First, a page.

# Something is mutating my list and I dont know what

## Question:

I have a matrix that I want to mutate using the `propigate()` function. It takes the `mappp` matrix and pretty much makes a mutation of it if certain conditions are me within each row. This is a function that I built to find relationships amount the elements of the matrix. That’s not important to the issue. So when I pass in my starting matrix, I expect `propigate()` to spit out a mutated function, but leave the starting function unchanged. I thought I took care of mutations with copy() after I checked for places where I may have mutated the starting matrix on accident. I cant see where my mistake is, but I feel that I may have something to do with how I am using enumerate here.

`mappp` is a matrix that relates rows to each other by the value in each rows column 0 means the associated,
1 means that the row is close by, -1 means that the rows have no idea about each other. After running `propigate()` each zero expands to its neighbor ( those entries with 1) then I multiply that row by -1 and its close neighbors. It’s a lot to explain, hopefully I’m missing something simple here.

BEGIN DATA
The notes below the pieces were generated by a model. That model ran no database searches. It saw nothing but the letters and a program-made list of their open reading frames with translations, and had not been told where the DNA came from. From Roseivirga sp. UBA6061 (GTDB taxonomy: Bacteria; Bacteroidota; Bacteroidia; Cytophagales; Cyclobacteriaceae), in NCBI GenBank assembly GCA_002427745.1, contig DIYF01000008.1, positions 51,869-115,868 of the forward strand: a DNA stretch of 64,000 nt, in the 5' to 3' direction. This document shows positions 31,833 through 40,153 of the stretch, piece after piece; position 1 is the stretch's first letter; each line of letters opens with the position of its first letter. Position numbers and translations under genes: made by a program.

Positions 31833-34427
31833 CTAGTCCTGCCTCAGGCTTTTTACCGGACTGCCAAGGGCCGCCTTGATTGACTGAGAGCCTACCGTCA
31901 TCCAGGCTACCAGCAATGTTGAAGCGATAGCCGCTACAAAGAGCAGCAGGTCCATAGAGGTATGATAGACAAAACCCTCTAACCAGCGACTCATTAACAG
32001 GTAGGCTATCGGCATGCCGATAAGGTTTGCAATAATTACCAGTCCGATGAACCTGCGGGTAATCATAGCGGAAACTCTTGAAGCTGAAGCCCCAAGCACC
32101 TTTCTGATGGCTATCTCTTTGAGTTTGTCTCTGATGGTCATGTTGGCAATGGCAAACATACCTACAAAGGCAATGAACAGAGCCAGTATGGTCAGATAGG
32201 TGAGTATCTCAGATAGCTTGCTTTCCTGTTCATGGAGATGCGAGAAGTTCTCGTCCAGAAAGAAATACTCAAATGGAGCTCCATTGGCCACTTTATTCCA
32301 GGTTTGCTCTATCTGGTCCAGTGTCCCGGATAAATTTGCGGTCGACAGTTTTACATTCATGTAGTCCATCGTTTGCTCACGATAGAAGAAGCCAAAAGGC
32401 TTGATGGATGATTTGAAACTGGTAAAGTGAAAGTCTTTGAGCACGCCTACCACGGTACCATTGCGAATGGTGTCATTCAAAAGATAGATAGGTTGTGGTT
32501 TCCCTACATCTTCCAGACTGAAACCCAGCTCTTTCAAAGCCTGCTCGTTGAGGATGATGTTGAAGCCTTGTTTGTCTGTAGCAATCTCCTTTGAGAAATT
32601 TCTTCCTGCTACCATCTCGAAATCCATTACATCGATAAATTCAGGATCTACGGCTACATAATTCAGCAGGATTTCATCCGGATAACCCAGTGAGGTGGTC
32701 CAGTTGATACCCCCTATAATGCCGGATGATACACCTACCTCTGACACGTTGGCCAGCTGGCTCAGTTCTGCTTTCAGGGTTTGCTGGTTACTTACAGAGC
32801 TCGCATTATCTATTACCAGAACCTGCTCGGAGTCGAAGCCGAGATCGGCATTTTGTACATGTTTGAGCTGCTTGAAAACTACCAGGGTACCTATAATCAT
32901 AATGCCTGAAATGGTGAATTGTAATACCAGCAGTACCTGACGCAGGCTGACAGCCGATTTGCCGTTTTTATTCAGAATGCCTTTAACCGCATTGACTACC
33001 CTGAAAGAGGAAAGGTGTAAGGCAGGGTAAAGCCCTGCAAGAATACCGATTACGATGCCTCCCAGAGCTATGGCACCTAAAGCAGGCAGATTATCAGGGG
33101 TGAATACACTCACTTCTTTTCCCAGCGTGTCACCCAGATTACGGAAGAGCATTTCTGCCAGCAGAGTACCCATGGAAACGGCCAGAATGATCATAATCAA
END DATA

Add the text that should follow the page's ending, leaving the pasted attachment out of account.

THE STARTING MATRIX THAT I DON’T WANT TO MUTATE

``````mappp = [[0,-1,1,1,-1],
[-1,0,1,-1,1],
[1,1,0,-1,-1],
[1,-1,-1,0,-1],
[-1,1,-1,-1,0]
]

``````

PROPIGATE THAT CHANGES MY `mappp`

``````def propigate(matrix):
mapp1degree = matrix.copy()
for idy, row in enumerate(mapp1degree):
holder = []
for idx, element in enumerate(row):
if element == 1:
mapp1degree[idy][idx] = 0
holder.append(idx)
print(holder)
for i in holder:
mapp1degree[idy] = add_twoList([-1 * x for x in mapp1degree[-1]], mappp[i])
return mapp1degree
``````

BOILER PLATE TO ADD TWO LISTS

``````def add_twoList(L1, L2):
res_lt = []  # declaration of the list
for x in range(0, len(L1)):
res_lt.append(L1[x] * L2[x])
``````

EXPECTED OUT PUT SHOULD BE

``````propigate(mappp)
``````

[[0,1,0,0,-1],[1,0,0,-1,0],[0,0,0,1,1],[0,-1,1,0,-1],[-1,0,1,-1,0]]

I tried using copy() on the passed in matrix but that didn’t help, and I even tried using the variable from outside the function.

`.copy()` only produces a shallow copy. Since you have a list of lists, use `copy.deepcopy` so that the inner lists are copied as well. (This could also be achieved with a nested list comprehension.)
``````import copy